Who do you think is the most important musician?
This is not a question I have heard posed a lot, but I am very confident about how I would answer this question, and it may not be who you have in mind.
- It’s not the drummer, although this person is critical for keeping steady time.
- It’s not the bassist, although this person is critical for how chords move in the song.
- It’s not the guitarist, although this person is often the most notable in a band.
- It’s not the keyboardist, although this person can add so much color and depth to the sound.
- It’s not the lead vocalist, although the front man can make or break how a band connects with the audience.
The most important musician, if you ask me, is the sound engineer.
The sound engineer is a musician. Their instrument is the mixing board, and they need to be able to play that thing like a Stradivarius. They need to love, and I mean really love, music. If they don’t love music, that will become very apparent in the mix. It will sound clinical and boring. I call this the NPR mix.
Their role as gatekeeper is clear: Everything goes through the sound engineer. What is muted or un-muted is totally in their hands, and a band is helpless against a sound engineer who isn’t paying attention. The sound engineer controls the stage volume, and what the band hears is largely in the hands of that person. The band has very little control over the house mix, and while a sound engineer can’t “polish a turd” as the saying goes (even if they can mute a pitchy vocalist), they very much can make or break how a band comes across in the house, which translates to how the audience responds, which translates to how the band plays. This person couldn’t be more critical.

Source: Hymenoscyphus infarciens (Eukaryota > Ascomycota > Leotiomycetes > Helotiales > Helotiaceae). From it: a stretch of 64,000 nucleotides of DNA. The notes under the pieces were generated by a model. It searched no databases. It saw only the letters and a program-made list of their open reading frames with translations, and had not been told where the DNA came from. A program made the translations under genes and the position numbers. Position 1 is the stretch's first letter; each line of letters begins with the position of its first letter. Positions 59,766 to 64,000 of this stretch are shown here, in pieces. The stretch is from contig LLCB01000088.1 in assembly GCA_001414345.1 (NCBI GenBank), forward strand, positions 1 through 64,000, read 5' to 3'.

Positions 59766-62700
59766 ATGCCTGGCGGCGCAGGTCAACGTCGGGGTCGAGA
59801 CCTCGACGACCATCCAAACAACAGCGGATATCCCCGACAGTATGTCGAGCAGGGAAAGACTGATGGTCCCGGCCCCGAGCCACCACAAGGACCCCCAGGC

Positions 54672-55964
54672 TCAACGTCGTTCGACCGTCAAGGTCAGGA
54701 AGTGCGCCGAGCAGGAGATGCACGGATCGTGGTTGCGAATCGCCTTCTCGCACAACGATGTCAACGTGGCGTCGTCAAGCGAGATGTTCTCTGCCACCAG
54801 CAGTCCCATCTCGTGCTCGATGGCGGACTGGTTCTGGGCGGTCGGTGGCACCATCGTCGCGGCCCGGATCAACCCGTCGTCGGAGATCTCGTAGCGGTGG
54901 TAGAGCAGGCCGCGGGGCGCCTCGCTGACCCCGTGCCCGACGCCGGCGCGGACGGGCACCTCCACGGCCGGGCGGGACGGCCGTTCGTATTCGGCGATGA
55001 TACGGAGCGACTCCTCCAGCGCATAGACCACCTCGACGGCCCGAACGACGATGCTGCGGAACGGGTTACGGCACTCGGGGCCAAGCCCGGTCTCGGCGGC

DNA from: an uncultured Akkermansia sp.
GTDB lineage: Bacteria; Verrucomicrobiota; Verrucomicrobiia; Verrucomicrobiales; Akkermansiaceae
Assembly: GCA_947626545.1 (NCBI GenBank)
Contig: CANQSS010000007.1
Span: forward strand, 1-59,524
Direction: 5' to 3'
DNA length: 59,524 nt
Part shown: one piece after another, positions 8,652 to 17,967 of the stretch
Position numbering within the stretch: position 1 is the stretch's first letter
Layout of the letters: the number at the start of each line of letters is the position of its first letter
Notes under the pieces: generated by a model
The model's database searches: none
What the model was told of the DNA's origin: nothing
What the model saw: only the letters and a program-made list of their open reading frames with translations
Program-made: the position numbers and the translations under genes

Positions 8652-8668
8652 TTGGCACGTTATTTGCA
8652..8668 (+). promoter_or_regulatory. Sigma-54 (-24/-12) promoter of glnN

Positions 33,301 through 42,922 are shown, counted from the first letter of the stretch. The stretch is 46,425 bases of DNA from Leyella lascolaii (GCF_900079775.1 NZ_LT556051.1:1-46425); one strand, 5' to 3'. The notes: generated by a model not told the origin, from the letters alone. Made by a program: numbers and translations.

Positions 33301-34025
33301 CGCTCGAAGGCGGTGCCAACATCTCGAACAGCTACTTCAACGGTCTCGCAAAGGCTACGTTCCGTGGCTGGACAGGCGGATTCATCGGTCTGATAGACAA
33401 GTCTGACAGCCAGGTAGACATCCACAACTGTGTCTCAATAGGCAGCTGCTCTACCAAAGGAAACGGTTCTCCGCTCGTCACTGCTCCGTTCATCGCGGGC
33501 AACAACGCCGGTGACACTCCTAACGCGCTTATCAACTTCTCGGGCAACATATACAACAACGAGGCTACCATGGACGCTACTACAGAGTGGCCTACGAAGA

The rookie mistake I hear (see) engineers make is when they “mix with their eyes”. What I mean is if they set levels the same (to include gain) e.g. for all the backing vocalists, the sound comes out at the same volume. True, each channel could be producing the same amount of gain, but vocalists sing at really different volumes. You have no choice but to mix with your ears.
Or you think because you push a channel up a little louder that it got a little louder. But if you didn’t hear it get louder, it doesn’t matter if you pushed the fader up. Perhaps you pushed the wrong fader up!
You can actually walk by a mixing board and see an engineer who mixes with their eyes vice their ears.
And yet, when everything is going great, the sound tech goes largely unnoticed. The only time the engineer gets any attention is if there is feedback. It’s a thankless job to all but those who know the real deal, to those who really hear a mix.
So musicians, thank your engineer for a great mix!!!!